corn, spinach, kale, cabbages, butter beans.


August revival approaches—bombs still

fall. There is a market in winding sheets

for Gaza babies; people are on the move.


Today’s sultry stillness with its shadows

dry & scorching created a night without

moon or stars. Insects are a feast for bats.


We have our moments when Nature is at

her gentlest: a sun golden peeps through

the pines; soft breezes caress my cheek.


Can a soul ask for more with this spring

like respite: white bell flowers with red

centers blooming on the lawn? The birds


perched on their limbs are silently in awe

as tree frogs cry for rain in the rustling of

green leaves—a bloody mosquito & gnats


cannot spoil this wondrous cool evening.


28 July 2006

*   *   *   *   *

To Hell with Blackness & Nationalism

                                           By Rudolph Lewis


In this green forest of winding country roads

there are seldom two beams of car lights to

break in on the silent peace of insect songs


& the darkness of moonless, humid nights.

If not too insufferable I sit on the screened

porch, across from the cemetery, & listen


for God’s voice to speak as my ancestor.

Always skeptical, I’m sure I’d ask, “What

did you say?” I suffer like many deafness.


In a world filled with horrors, kidnapping

& other crimes—the clanging sickness of

terror & death I find it difficult to measure


what is truth. Daily, I go about my simple

tasks. Today, I shelled butter beans for a

few hours. Tomorrow, I return to roofing


my father’s storehouse. Now & then I try

to read a few pages in a scholarly  book

on the efficacy of blackness. As always


I raise questions. Who is it that speaks

to me across time & space? Is this God

or Satan? I sink another nail in tar paper.

31 July 2006

Poems from Mockingbirds at Jerusalem by Rudolph Lewis

posted 1 August 2006

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The New Jim Crow

Mass Incarceration in the Age of Colorblindness

By Michele Alexander

Contrary to the rosy picture of race embodied in Barack Obama's political success and Oprah Winfrey's financial success, legal scholar Alexander argues vigorously and persuasively that [w]e have not ended racial caste in America; we have merely redesigned it. Jim Crow and legal racial segregation has been replaced by mass incarceration as a system of social control (More African Americans are under correctional control today... than were enslaved in 1850). Alexander reviews American racial history from the colonies to the Clinton administration, delineating its transformation into the war on drugs. She offers an acute analysis of the effect of this mass incarceration upon former inmates who will be discriminated against, legally, for the rest of their lives, denied employment, housing, education, and public benefits. Most provocatively, she reveals how both the move toward colorblindness and affirmative action may blur our vision of injustice: most Americans know and don't know the truth about mass incarceration—but her carefully researched, deeply engaging, and thoroughly readable book should change that.—Publishers Weekly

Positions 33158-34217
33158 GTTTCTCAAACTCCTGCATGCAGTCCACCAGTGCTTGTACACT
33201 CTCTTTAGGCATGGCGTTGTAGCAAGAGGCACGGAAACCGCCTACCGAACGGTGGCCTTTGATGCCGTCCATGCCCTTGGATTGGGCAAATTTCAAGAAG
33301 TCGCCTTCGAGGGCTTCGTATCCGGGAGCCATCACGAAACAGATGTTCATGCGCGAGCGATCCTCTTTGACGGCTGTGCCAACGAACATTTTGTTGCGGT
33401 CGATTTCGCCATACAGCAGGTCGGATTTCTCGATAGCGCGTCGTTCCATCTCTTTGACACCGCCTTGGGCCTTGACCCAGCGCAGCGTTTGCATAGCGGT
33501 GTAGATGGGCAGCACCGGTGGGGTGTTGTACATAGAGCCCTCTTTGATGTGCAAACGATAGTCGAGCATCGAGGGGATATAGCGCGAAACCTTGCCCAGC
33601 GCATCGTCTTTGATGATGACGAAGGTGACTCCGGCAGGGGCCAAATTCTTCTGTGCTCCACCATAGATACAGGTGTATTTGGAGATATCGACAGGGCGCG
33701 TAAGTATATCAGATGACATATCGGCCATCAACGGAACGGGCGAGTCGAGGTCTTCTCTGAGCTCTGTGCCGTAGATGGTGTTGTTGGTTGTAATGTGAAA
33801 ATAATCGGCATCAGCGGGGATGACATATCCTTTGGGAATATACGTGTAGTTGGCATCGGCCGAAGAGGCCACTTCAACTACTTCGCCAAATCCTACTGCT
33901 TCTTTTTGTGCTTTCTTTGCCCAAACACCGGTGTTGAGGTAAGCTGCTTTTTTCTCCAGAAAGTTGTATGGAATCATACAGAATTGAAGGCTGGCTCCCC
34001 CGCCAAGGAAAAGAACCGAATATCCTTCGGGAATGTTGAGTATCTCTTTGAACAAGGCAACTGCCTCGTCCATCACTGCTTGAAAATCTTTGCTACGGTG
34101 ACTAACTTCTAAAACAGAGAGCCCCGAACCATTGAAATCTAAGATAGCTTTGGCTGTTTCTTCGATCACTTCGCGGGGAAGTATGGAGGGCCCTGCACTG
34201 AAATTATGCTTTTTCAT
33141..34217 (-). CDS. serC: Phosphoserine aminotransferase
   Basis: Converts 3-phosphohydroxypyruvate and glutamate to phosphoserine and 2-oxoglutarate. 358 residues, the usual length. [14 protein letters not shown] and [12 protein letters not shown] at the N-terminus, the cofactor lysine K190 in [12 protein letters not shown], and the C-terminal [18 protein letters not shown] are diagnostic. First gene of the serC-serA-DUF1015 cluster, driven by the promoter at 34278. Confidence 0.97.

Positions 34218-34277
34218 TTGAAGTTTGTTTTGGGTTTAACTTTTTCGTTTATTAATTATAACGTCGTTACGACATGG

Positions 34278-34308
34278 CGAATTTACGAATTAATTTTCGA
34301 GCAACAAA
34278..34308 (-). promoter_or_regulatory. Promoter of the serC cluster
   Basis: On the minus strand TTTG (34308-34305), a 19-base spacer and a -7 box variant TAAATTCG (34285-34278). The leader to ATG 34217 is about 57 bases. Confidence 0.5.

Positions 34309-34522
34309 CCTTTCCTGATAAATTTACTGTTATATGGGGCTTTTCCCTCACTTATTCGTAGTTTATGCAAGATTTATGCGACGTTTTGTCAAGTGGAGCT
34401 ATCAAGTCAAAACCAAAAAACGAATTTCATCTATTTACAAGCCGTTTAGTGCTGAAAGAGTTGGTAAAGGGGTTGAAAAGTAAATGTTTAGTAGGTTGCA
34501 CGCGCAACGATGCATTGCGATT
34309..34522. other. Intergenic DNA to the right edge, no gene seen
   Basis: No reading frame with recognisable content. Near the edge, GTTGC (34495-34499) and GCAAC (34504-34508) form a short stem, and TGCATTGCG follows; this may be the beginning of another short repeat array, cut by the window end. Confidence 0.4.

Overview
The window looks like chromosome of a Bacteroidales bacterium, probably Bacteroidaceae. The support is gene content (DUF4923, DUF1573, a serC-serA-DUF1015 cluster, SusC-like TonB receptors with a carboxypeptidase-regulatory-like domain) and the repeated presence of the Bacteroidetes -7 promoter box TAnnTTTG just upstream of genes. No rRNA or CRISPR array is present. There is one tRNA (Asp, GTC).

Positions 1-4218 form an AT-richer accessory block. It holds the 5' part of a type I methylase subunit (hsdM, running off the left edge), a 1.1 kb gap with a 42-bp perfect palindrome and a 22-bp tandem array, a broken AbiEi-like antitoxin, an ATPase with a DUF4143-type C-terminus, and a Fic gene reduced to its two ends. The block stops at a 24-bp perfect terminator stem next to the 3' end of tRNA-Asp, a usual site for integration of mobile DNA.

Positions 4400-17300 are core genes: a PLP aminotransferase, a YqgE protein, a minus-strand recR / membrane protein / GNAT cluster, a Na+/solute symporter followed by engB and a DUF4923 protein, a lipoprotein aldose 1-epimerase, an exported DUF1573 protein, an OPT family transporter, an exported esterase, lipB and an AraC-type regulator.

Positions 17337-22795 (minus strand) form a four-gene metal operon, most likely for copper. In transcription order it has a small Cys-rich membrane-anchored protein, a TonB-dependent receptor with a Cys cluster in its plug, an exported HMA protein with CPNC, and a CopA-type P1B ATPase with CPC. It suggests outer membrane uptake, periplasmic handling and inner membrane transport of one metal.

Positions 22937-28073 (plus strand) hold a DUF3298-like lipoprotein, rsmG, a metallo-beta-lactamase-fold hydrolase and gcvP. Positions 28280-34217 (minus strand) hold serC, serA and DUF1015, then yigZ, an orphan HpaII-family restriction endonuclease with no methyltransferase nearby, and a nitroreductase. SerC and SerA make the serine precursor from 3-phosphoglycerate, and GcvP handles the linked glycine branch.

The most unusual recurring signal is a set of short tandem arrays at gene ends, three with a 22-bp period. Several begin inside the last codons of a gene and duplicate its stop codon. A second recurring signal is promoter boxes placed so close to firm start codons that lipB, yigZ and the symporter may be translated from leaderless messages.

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The White Masters of the World

From The World and Africa, 1965

By W. E. B. Du Bois

W. E. B. Du Bois’ Arraignment and Indictment of White Civilization (Fletcher)

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Ancient African Nations

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The Death of Emmett Till by Bob Dylan  The Lonesome Death of Hattie Carroll  Only a Pawn in Their Game

Rev. Jesse Lee Peterson Thanks America for Slavery / George Jackson  / Hurricane Carter

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The Journal of Negro History issues at Project Gutenberg

The Haitian Declaration of Independence 1804  / January 1, 1804 -- The Founding of Haiti 

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update 22 March 2012